BA Film Studies and Russian / Course details

Year of entry: 2024

Course unit details:
Introduction to Screenwriting

Course unit fact file
Unit code DRAM21551
Credit rating 20
Unit level Level 2
Teaching period(s) Semester 1
Available as a free choice unit? No


This course offers students a practical introduction to writing for the screen, and will result in writing a short film. Students will learn about the core techniques of visual story-telling through watching and analysing the short film work of writers such as Martin McDonagh and Andrea Arnold and watching clips of a wide variety of feature films. We will explore how writing for the screen is different than other forms of writing and is both an industrial and an artistic practice.  

Students will develop and hone their own writing skills through a series of focused writing exercises that will be critiqued in class. Students will be introduced to theories of story design, will use screenwriting software, and be taught how to develop their work draft by draft. Weekly classes will cover the classic three act structure, beginnings and endings, the importance of genre, universal themes and their audience relevance, as well as dialogue.  

Students will be expected and encouraged to develop and extend their own knowledge of film and television history: there will be weekly viewing and reading requirements, and a recommended viewing list will be provided. Each student will write an original short film script for their final assessment. Students will work as a group to provide feedback and to learn from each others’ work.  


The unit aims to:  

  • Introduce students to some of the core techniques of visual story telling. 

  • Give students a basic understanding of the role of screenwriting within the contemporary film and TV industries.  

  • Broaden students’ knowledge and understanding of the short film as a genre. 

  • Encourage students to develop their own screenwriting skills through a supervised process of drafting and revision

Knowledge and understanding

  • Demonstrate a wider knowledge of short films and the history of the genre. 

  • Understand the core structure of a screenplay.  

  • Demonstrate a strong understanding of how stories work and how and why audiences respond to them. 

  • Understand how genre affects and guides story. 

Intellectual skills

  • Critique their own and others’ work effectively and constructively. 

  • Use their extended knowledge of short film history as a resource to develop and refine their own writing practice. 

  • Better understand the core techniques of visual story-telling 

Practical skills

  • Express themself effectively in written and oral form. 

  • Effectively revise their own work based on constructive criticism from their peers. 

  • Write a short film script that demonstrates an understanding of some of the core techniques of visual story-telling. 

Transferable skills and personal qualities

  • Write to a deadline and within the conventions of a certain genre. 

  • Understand storytelling skills that could be transferred to advertising, journalism, theatre or any other writing which is to persuade an audience. 

  • Work both independently and within a creative team. 

  • Express their own ideas with confidence and clarity.  

Employability skills

Group/team working
Ability to work independently and as part of a team, as part of creative and critical projects that present unpredictable and challenging scenarios;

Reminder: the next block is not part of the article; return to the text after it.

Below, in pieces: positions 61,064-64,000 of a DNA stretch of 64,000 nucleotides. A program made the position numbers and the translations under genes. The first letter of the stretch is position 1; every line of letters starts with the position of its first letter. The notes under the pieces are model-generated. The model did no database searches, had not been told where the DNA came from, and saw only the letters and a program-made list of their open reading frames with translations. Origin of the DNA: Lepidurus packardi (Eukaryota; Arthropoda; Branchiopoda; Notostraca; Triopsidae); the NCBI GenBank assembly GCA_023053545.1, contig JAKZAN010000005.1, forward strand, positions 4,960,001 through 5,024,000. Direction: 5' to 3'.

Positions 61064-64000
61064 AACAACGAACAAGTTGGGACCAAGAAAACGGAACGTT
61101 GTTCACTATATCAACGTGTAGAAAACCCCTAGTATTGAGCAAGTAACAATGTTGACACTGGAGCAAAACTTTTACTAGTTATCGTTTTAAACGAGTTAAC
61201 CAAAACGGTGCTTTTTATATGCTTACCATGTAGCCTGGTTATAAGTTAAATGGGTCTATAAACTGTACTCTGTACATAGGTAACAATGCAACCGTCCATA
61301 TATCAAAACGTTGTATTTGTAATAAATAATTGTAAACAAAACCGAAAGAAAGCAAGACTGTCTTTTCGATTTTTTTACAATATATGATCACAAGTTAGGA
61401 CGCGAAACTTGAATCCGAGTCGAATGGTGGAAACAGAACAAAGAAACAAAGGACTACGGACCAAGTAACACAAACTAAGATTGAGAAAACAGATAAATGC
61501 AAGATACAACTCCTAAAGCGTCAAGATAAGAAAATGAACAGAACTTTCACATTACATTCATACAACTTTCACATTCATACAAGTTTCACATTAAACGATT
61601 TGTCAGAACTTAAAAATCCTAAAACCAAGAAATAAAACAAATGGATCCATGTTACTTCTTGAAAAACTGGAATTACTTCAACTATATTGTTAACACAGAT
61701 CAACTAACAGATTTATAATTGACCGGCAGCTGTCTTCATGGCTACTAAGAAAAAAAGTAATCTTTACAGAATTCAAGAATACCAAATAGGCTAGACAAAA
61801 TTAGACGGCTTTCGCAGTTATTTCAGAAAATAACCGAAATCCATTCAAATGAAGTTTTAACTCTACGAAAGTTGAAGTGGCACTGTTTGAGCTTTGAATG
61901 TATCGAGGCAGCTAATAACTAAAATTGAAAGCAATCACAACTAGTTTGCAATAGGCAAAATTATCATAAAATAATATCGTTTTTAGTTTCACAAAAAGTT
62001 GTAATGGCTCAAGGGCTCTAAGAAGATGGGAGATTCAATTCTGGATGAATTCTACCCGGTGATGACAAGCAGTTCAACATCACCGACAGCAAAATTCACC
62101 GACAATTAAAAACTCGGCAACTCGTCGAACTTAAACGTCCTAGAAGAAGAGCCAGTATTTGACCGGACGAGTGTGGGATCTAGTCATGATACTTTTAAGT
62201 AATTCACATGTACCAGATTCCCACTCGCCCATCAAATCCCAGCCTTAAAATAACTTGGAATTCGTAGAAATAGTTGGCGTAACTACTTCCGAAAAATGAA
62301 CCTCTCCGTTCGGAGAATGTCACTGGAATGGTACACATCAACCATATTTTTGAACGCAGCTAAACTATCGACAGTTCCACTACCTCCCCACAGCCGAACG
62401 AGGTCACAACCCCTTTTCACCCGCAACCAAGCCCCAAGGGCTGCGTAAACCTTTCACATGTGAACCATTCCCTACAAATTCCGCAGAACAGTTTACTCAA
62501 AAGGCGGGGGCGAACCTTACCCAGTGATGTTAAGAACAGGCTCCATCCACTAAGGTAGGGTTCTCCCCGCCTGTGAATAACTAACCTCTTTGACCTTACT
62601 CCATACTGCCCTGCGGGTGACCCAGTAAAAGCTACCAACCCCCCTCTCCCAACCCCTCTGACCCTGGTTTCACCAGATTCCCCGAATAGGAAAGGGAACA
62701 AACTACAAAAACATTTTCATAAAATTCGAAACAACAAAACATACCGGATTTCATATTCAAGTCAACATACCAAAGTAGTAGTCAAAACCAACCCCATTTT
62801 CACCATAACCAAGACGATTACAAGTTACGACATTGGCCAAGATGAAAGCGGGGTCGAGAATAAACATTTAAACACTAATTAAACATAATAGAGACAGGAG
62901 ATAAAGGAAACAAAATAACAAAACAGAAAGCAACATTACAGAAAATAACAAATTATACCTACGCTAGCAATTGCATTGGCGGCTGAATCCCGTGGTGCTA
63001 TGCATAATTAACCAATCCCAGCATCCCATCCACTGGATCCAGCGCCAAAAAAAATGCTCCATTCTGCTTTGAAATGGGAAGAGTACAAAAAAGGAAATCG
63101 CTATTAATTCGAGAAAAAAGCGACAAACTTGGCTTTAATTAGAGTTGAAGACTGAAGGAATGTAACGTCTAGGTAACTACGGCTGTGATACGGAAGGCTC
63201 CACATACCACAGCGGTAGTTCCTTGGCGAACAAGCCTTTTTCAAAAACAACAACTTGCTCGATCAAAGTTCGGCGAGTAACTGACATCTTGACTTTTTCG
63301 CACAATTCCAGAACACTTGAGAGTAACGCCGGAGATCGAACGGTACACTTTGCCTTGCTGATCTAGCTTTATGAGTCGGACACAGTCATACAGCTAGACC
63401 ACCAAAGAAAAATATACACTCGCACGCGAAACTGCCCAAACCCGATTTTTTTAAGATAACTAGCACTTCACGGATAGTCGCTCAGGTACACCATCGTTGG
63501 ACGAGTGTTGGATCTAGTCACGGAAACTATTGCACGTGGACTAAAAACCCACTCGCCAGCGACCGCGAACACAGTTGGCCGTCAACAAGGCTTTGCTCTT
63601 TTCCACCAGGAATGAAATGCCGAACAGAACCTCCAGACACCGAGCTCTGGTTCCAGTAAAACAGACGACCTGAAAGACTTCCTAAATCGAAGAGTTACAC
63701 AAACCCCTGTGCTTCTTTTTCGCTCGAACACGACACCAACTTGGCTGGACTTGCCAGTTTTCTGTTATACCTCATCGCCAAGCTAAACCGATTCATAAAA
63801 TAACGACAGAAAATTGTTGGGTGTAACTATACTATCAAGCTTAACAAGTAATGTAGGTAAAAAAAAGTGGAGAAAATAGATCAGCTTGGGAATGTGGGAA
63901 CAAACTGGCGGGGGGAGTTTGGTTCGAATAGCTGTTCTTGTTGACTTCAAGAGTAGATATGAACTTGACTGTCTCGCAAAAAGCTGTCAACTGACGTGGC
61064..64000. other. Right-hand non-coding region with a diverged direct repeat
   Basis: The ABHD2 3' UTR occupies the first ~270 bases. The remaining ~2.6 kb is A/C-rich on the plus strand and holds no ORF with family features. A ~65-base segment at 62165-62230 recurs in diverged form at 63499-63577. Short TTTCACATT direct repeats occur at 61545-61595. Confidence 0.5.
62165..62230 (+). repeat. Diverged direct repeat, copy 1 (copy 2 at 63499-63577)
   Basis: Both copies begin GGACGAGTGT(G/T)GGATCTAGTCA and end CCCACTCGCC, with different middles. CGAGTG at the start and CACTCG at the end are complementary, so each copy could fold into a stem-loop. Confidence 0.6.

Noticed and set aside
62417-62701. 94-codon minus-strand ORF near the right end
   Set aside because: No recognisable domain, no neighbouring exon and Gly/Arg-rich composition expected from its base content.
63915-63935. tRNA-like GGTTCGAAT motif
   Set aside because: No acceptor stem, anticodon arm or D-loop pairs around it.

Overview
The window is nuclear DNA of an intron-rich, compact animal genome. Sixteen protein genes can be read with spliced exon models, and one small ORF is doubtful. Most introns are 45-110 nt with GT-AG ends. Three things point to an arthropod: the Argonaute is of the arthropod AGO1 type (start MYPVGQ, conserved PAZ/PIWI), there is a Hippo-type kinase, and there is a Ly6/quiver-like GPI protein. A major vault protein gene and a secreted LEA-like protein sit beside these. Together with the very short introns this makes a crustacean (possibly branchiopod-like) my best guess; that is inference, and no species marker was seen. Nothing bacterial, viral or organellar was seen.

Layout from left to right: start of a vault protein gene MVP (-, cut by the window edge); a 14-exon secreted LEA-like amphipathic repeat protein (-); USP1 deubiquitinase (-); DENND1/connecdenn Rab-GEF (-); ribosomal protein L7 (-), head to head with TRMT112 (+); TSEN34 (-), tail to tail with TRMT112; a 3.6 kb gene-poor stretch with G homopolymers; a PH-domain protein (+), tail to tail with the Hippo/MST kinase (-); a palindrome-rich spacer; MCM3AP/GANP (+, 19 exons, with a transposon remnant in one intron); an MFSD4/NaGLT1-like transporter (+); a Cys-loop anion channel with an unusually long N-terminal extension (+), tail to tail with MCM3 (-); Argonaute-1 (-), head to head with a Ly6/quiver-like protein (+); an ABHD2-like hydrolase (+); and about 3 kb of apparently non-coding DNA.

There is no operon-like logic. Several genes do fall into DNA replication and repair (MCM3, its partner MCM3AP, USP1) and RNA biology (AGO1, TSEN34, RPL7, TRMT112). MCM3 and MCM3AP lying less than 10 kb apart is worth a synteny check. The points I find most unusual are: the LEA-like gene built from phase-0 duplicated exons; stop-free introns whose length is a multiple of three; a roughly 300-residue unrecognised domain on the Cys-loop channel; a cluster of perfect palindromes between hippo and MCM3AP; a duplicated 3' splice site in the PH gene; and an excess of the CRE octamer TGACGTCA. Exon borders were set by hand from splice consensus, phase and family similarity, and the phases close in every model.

Creative thinking creative and critical approaches to problem-solving;
Awareness of the importance of contributing to public life and demonstrating good citizenship ¿ our curriculum is socially and politically engaged, and encourages students to develop a sense of social responsibility in their professional and personal life;
Project management
Project management ¿ planning, undertaking, managing and evaluating projects;
Written communication
Ability to present self and ideas effectively, including when dealing with complex and sensitive topics; Ability to present self and ideas effectively, including when dealing with complex and sensitive topics;
Emotional intelligence ¿ ability to use emotional and cognitive capacities when approaching challenges;

Assessment methods

Method Weight
Other 70%
Written assignment (inc essay) 30%

Short film script  

Feedback methods

Verbal and written feedback on pitch and draft scenes 


Peer and discursive feedback on writing exercises in workshops 


Written feedback on final script submission and film critique 


Additional one-to-one feedback (during consultation hour or by making an appointment) 

Formative and Summative



Recommended reading

Craig Batty and Zara Walderback. 2019. Writing for the screen: creative and critical approaches. Red Globe Press 

Daniel Bernardi and Julian Hoxter. 2017. Off the page: Screenwriting in the era of media convergence. University of California Press 

Bridget Conor. 2014. Screenwriting: Creative Labour and Professional Practice. Routledge 

Rachel Alicia Griffen et al (eds). 2018. Adventures in Shondaland: Identity Politics and the Power of Representation. Rutgers University Press 

Steven Maras. 2016. Ethics in Screenwriting: New Perspectives. Palgrave Macmillan 

Blake Snyder. 2005. Save the cat!: The last book on screenwriting you’ll ever need. Michael Weise Productions 

Natalie Wreyford. 2018. Gender Inequality in Screenwriting Work. Palgrave Macmillan 


Screen Studies database (Bloomsbury) 


For commentary on a more diverse group of screenwriters than are currently recognised in existing screenwriting textbooks and research, go to online sources such as gal-dem,, and BFI Screenonline. 

Study hours

Scheduled activity hours
Tutorials 33
Independent study hours
Independent study 167

Return to course details